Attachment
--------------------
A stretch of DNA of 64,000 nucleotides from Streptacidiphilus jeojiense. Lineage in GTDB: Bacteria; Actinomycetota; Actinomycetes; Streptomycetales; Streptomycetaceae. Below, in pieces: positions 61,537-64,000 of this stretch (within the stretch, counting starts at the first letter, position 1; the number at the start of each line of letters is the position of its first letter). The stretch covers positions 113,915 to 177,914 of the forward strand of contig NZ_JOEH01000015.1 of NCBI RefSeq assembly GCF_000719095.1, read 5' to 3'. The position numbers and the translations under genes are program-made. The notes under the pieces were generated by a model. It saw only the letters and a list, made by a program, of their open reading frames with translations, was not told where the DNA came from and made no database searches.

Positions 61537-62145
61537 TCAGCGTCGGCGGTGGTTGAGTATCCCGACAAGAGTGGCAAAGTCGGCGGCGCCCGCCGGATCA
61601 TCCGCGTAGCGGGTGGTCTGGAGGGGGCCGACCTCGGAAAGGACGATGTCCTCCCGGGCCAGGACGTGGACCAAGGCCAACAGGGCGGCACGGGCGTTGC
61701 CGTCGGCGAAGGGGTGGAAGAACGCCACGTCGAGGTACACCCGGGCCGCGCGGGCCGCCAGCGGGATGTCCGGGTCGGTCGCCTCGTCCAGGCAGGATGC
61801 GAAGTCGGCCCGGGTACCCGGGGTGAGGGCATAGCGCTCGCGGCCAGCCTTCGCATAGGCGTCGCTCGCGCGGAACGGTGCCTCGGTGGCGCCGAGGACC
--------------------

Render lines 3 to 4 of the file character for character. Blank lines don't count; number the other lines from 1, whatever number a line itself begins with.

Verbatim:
61537 TCAGCGTCGGCGGTGGTTGAGTATCCCGACAAGAGTGGCAAAGTCGGCGGCGCCCGCCGGATCA
61601 TCCGCGTAGCGGGTGGTCTGGAGGGGGCCGACCTCGGAAAGGACGATGTCCTCCCGGGCCAGGACGTGGACCAAGGCCAACAGGGCGGCACGGGCGTTGC